The immensity of the Government's effort in this war and the variety of contractual relations between it and private industry which manufactured the weapons of war led to modification of some accepted concepts. Thus, for instance, section 35 of the Criminal Code, 18 U.S.C.A. § 82, which prohibited larceny of personal property of the United States or of any corporation in which the United States was a stockholder, was amended in 1938, § 35(c), 18 U.S.C.A. § 82 — which, although not a war year, was a year of crisis — to include "any property which has been or is being made, manufactured, or constructed, under contract for the War or Navy Departments of the United States." As the law stood before the amendment, only property which was in the complete ownership of the United States or of a corporation in which the United States was a stockholder, was made the subject of the offense. By the amendment, the offense was extended to cover objects in the process of manufacture. Or, differently put, the original statute dealt with completed objects owned by the United States. The amendment included uncompleted objects in the process of manufacture for the United States. In a prosecution before me, under the amended section, I held that it covered not only a finished product, but also materials held available for its construction. United States v. Anderson, D.C.Calif., 1942, 47 F. Supp. 943. The aim of the Congress, of course, is apparent. As many implements of war, airplanes, tanks and the like, were being manufactured by private industry under contract for the War and Navy Departments, the Congress sought to protect from theft the property interest of the Government in the implements being manufactured and the materials which went into their construction. This for the obvious reason that the Government, either through fixed-price or cost-plus contracts, was paying for them. The right of the Government to defend by a penal statute its property even in inchoate form cannot be questioned.
Resort to penal sanction is indicative of the new approach which periods of crisis or war force the legislative branch of the Government — an approach which, admittedly, was unknown to the older or common law concepts of property. In the absence of direct legislative command, courts, even in times of peace, have sought to protect the moneys of the United States when contributed to a joint enterprise. And this despite the fact that the project, when the Government helped finance, became, upon its completion, the property not of the Government, but of the other party to the joint venture. In pursuit of this policy, courts have followed money contributed by the Government to a joint project with state public agencies, in order to fasten responsibility for fraudulent acts in conjunction with contracts entered into between the state agency and private individuals, which were paid for only partly with government funds. See, United States ex rel. Marcus v. Hess, 1943, 317 U.S. 537, 63 S.Ct. 379, 87 L.Ed. 443. We might well apply to the situation here the language of Mr. Justice Black in the case just cited:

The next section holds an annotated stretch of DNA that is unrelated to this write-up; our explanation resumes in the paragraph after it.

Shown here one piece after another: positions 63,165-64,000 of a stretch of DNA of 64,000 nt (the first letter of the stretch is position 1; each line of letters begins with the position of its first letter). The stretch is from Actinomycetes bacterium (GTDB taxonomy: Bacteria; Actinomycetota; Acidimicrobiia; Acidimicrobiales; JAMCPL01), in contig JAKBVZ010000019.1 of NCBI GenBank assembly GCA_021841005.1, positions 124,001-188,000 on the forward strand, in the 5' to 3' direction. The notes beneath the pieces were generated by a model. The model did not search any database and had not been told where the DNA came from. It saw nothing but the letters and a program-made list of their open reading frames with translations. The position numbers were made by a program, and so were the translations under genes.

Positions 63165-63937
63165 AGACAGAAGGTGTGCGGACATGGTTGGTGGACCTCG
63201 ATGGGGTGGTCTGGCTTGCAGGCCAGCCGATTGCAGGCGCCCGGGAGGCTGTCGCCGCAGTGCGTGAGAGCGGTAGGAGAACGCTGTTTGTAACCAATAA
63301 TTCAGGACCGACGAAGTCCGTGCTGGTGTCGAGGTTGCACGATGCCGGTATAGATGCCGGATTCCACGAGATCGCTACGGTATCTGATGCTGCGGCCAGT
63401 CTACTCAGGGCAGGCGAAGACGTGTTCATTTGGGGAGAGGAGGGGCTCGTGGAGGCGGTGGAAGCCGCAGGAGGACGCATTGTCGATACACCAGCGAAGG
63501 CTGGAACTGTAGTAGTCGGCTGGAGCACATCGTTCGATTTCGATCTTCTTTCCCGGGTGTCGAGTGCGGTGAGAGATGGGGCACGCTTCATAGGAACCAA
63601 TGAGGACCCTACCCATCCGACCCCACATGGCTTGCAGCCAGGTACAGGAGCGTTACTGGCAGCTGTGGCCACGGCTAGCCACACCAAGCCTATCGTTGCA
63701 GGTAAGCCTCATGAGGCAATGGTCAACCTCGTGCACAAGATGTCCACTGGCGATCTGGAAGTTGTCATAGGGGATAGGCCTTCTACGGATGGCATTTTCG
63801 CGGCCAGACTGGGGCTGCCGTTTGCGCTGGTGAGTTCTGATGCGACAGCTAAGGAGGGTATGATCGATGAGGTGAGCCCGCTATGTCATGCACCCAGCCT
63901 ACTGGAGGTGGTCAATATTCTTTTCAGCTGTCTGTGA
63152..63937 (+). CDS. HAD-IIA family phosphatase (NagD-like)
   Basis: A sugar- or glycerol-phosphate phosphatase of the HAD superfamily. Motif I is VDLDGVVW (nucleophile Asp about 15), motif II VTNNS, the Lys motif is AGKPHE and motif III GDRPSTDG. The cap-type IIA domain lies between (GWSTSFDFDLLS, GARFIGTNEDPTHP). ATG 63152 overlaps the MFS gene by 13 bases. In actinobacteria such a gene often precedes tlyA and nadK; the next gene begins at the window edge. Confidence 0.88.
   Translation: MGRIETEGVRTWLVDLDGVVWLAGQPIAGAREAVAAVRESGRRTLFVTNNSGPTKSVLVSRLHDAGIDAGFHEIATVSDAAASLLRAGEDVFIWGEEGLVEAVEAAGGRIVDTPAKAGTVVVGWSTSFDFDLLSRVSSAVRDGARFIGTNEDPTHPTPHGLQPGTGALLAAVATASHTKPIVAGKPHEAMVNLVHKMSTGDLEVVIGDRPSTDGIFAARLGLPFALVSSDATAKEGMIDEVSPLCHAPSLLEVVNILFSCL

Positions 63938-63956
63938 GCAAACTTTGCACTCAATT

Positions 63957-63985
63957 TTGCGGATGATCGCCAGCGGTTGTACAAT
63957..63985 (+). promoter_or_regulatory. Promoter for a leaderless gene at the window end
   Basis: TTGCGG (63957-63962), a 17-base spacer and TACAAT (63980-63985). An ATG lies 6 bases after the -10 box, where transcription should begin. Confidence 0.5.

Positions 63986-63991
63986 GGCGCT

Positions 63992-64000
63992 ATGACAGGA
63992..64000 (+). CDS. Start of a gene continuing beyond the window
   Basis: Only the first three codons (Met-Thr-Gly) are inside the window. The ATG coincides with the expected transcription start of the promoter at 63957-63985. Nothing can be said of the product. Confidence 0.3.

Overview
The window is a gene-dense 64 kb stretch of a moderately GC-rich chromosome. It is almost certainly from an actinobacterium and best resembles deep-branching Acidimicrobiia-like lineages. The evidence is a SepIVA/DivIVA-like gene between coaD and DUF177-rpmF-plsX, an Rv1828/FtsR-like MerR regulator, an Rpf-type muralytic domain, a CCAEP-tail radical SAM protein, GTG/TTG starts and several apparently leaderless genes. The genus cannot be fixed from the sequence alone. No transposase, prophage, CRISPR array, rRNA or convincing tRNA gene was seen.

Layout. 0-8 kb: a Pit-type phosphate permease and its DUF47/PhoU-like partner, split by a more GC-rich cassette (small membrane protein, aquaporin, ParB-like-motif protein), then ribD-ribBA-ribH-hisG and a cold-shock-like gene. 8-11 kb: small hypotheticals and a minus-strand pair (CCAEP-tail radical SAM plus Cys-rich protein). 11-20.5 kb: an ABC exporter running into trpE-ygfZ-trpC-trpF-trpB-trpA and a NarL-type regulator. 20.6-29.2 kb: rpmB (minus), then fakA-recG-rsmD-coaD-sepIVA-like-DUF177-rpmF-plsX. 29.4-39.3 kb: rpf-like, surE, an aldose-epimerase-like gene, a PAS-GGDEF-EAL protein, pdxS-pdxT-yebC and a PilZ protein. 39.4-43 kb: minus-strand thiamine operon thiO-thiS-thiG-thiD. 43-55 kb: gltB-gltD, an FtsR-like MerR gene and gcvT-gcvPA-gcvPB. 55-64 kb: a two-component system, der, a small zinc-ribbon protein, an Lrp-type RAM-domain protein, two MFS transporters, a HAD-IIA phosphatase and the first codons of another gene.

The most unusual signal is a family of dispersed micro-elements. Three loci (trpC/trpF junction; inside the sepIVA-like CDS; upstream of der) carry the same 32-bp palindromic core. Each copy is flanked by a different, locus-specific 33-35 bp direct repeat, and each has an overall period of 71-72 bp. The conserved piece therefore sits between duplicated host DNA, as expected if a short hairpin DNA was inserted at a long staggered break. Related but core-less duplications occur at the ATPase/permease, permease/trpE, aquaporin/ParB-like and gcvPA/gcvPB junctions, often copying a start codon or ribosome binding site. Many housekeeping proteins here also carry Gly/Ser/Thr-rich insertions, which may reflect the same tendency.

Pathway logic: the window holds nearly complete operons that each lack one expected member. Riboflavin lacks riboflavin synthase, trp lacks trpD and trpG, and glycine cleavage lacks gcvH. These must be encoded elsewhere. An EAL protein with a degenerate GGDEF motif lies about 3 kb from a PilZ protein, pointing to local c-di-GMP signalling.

"Government money is as truly expended whether by checks drawn directly against the Treasury to the ultimate recipient or by grants in aid to states." United States ex rel. Marcus v. Hess, supra, 317 U.S. at page 544, 63 S.Ct. at page 384, 87 L.Ed. 443. (Emphasis added)
Change the phrase "grants in aid to states" to "payments to prime contractors," and the identity of the situation is clearly revealed. Money paid by the United States Government to a contractor, a portion of which flows down to a subcontractor, is as much an expenditure of government money as money expended by states under grants in aid to them.
The impact of the last war was so sudden as to find us unprepared industrially. Our entire industrial machinery had to be geared to a war tempo. Of necessity, it was headed by men who had devoted their manufacturing skills to peacetime goods, and who were not in a position to estimate accurately the manufacturing costs of war products. Neither was the Government. So, in order to prevent excessive profits, at the expense of the taxpayers, renegotiation procedures were adopted, for the purpose of permitting adjustment, in the light of experience gained in the actual manufacture of war equipment.
Thus, retroactivity of renegotiation, which is one of the defendants' chief grounds of complaint, was inherent in the very method of manufacturing war material, through contracts with the Government.
Judge Denman, in the opinion in Spaulding v. Douglas Aircraft Co., Inc., supra, has contrasted retroactivity in the renegotiation statute with similar provisions in taxing statutes. He says [ 154 F.2d 419]:
"Though in essence different from taxation, the power in war to recapture for the war treasury excessive profits from existing contracts is certainly as great as the power in peace to tax in a succeeding year the income earned prior to the tax legislation."